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Joshua Boschee

Views & Voices

‘Don’t give up on North Dakota yet … progress will be made’

Tuesday, February 19, 2013

Last week the North Dakota Senate defeated SB 2252 with a 21-26 bipartisan vote, which would have amended the North Dakota Human Rights Act and the North Dakota Fair Housing Act to protect LGBT North Dakotans and their family from discrimination in housing, employment, public accommodations and public services.

As a lifelong North Dakotan, I am appalled that our state, a state that prides itself on valuing others and taking care of our neighbors, continues to support rhetoric that is pro-discrimination.

Unfortunately, the rest of the nation seems to have its own perspective that the decision was just “North Dakota being North Dakota.”

As a co-sponsor of the legislation, I was confident in the progress our state and nation has made regarding LGBT equality.  Four years ago, the N.D. Senate passed an almost identical piece of legislation 29-17.

Could one argue that North Dakota is moving backwards?

I would argue that North Dakota hasn’t moved backwards, but certain elected leaders certainly have.  How else can you explain organizations like the Greater North Dakota Chamber of Commerce and the North Dakota Association of Realtors providing supportive testimony and lobbying for passage of this bill, when four years ago they wouldn’t have touched it with a ten-foot pole?

City governments, public universities, the statewide student association, faith leaders, family members and LGBT North Dakotans that have been discriminated against, all testified in support of passage to make North Dakota a safe state for all employees and renters to live, work, learn and play.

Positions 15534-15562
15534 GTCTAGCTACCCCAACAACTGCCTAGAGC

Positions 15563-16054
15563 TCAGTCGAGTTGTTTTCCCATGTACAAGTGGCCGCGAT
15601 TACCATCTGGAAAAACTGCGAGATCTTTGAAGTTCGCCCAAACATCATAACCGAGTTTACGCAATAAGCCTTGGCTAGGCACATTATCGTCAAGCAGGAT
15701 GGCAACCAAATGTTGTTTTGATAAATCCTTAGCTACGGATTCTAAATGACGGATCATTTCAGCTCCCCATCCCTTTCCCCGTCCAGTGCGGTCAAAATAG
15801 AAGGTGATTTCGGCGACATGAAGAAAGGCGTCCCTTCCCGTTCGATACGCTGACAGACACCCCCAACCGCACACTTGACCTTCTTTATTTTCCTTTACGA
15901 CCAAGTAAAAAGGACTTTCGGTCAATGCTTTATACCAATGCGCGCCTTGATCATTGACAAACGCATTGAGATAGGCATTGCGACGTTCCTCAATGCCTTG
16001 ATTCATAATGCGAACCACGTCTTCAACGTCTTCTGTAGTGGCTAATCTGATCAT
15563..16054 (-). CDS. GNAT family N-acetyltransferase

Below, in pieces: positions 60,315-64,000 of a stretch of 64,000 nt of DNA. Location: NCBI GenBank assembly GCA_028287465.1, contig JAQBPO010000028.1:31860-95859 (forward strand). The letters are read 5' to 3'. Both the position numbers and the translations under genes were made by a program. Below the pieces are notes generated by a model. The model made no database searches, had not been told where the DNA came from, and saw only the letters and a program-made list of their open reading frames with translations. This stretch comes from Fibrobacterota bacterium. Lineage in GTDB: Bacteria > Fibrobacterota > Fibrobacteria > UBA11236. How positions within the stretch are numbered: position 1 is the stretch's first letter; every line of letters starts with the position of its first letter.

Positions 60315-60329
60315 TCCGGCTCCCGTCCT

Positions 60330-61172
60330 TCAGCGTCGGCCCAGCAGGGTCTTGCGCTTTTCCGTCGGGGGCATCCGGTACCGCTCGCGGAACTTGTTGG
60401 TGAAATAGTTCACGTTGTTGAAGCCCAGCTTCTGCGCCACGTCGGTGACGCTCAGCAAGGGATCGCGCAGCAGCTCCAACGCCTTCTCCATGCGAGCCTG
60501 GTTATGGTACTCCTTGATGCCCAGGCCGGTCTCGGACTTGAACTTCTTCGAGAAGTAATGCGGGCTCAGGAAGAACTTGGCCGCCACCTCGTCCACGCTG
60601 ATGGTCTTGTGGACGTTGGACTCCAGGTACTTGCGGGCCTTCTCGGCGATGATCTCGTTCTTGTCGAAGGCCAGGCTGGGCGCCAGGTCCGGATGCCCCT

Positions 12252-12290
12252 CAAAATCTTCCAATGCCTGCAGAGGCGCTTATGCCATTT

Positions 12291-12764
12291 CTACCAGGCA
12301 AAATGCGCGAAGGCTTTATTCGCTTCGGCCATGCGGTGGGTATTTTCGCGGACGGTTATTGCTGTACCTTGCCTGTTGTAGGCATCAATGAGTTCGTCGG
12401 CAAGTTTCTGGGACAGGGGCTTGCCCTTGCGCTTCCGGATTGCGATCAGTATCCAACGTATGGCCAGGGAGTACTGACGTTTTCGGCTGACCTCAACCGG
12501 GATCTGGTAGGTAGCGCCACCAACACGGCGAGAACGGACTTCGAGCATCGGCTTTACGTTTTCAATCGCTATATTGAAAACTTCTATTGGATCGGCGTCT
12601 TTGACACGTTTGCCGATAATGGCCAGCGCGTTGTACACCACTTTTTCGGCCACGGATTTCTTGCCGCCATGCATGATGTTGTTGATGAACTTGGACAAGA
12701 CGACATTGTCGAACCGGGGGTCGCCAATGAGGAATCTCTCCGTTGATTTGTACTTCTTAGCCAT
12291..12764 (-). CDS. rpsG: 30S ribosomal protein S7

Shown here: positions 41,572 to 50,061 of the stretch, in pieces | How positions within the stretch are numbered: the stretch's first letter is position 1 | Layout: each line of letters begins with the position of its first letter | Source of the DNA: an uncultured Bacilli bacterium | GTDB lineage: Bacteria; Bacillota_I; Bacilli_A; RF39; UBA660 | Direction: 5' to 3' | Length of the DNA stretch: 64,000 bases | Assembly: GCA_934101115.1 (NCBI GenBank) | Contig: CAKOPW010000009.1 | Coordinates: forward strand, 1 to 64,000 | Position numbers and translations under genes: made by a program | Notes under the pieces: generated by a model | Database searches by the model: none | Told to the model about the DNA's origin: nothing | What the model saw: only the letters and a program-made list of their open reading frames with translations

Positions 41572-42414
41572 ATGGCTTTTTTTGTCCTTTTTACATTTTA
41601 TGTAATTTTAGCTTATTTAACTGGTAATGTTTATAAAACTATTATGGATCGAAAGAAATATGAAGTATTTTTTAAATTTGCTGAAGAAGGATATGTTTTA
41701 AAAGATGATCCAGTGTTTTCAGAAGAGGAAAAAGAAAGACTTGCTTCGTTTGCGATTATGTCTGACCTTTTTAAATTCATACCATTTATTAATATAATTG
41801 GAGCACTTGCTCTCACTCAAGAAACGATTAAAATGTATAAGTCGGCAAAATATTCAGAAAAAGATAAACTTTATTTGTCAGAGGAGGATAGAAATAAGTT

Sadly, their testimony and experiences were lost on legislators who would rather listen to the Concerned Women of American, North Dakota Family Alliance and faith leaders that use religion to support and justify discrimination, rather than oppose it.

The most laughable aspect of all this is the Senate Judiciary Chair introducing an amendment to the original bill because he thought North Dakotans weren’t quite ready to close the door on intolerance and progress should be made “incrementally.”

The amendment stated “the state of North Dakota does not condone discrimination based on sexual orientation.”

However, if you thought you were discriminated against because of your sexual orientation, you have no “rights or protections with respect to discrimination on the basis of sexual orientation” or a “right to a cause of action for damages.”

In other words, we recognize discrimination occurs, but we will put into statute that the state of North Dakota won’t do anything about it — makes you want to relocate to be a part of the booming economy our state continues to experience, doesn’t’ it.

Fortunately, this horrible amendment was defeated by the Senate, and the original language of the bill received a full vote.

It’s disheartening to hear elected leaders ignore their own state’s history in stating, “social change in this country happens in fits and starts; you don’t get to come into this chamber and hit your home run on the social change that you want.”

It’s infuriating to hear elected Republican leaders repeat rhetoric from the 1980′s that implies that being gay equals the spread of HIV/AIDs.

Yes, it sounds to me that North Dakota’s elected leaders are trying their hardest to move the state backwards.

Through all of this, I encourage you not to give up on North Dakota quite yet.  There is a silver lining.

Immediately following the defeat of SB 2252, city leaders from three of the state’s largest cities contacted me to gather information to pass fully inclusive local ordinances.

Community leaders are preparing to work with the state’s most populous county to pass a similar ordinance.  Lesbian, gay, bisexual and straight state employees in the three of the largest agencies are currently protected in employment, and we are preparing to move forward to ensure protections to all state employees.